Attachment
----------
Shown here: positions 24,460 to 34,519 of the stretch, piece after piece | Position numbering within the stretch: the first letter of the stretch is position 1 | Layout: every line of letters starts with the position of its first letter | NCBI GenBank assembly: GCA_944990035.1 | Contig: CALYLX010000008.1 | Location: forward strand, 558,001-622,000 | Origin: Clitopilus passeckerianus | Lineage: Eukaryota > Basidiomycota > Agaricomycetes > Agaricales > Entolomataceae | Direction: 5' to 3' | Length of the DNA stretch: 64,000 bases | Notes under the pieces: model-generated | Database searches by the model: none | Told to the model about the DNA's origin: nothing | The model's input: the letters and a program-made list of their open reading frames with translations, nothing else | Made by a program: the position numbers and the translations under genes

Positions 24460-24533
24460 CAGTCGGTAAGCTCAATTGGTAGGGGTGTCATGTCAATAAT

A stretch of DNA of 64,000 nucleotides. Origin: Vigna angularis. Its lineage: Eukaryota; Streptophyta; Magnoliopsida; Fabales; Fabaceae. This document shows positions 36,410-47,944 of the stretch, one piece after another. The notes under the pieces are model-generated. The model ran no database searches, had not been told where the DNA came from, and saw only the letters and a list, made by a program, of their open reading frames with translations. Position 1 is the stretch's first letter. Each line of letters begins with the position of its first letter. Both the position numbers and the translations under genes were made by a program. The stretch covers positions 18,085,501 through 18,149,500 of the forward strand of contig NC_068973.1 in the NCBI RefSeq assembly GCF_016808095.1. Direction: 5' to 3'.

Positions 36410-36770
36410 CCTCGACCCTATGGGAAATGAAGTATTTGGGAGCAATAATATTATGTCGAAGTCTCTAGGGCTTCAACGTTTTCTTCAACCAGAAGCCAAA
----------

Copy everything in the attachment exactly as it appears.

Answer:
Shown here: positions 24,460 to 34,519 of the stretch, piece after piece | Position numbering within the stretch: the first letter of the stretch is position 1 | Layout: every line of letters starts with the position of its first letter | NCBI GenBank assembly: GCA_944990035.1 | Contig: CALYLX010000008.1 | Location: forward strand, 558,001-622,000 | Origin: Clitopilus passeckerianus | Lineage: Eukaryota > Basidiomycota > Agaricomycetes > Agaricales > Entolomataceae | Direction: 5' to 3' | Length of the DNA stretch: 64,000 bases | Notes under the pieces: model-generated | Database searches by the model: none | Told to the model about the DNA's origin: nothing | The model's input: the letters and a program-made list of their open reading frames with translations, nothing else | Made by a program: the position numbers and the translations under genes

Positions 24460-24533
24460 CAGTCGGTAAGCTCAATTGGTAGGGGTGTCATGTCAATAAT

A stretch of DNA of 64,000 nucleotides. Origin: Vigna angularis. Its lineage: Eukaryota; Streptophyta; Magnoliopsida; Fabales; Fabaceae. This document shows positions 36,410-47,944 of the stretch, one piece after another. The notes under the pieces are model-generated. The model ran no database searches, had not been told where the DNA came from, and saw only the letters and a list, made by a program, of their open reading frames with translations. Position 1 is the stretch's first letter. Each line of letters begins with the position of its first letter. Both the position numbers and the translations under genes were made by a program. The stretch covers positions 18,085,501 through 18,149,500 of the forward strand of contig NC_068973.1 in the NCBI RefSeq assembly GCF_016808095.1. Direction: 5' to 3'.

Positions 36410-36770
36410 CCTCGACCCTATGGGAAATGAAGTATTTGGGAGCAATAATATTATGTCGAAGTCTCTAGGGCTTCAACGTTTTCTTCAACCAGAAGCCAAA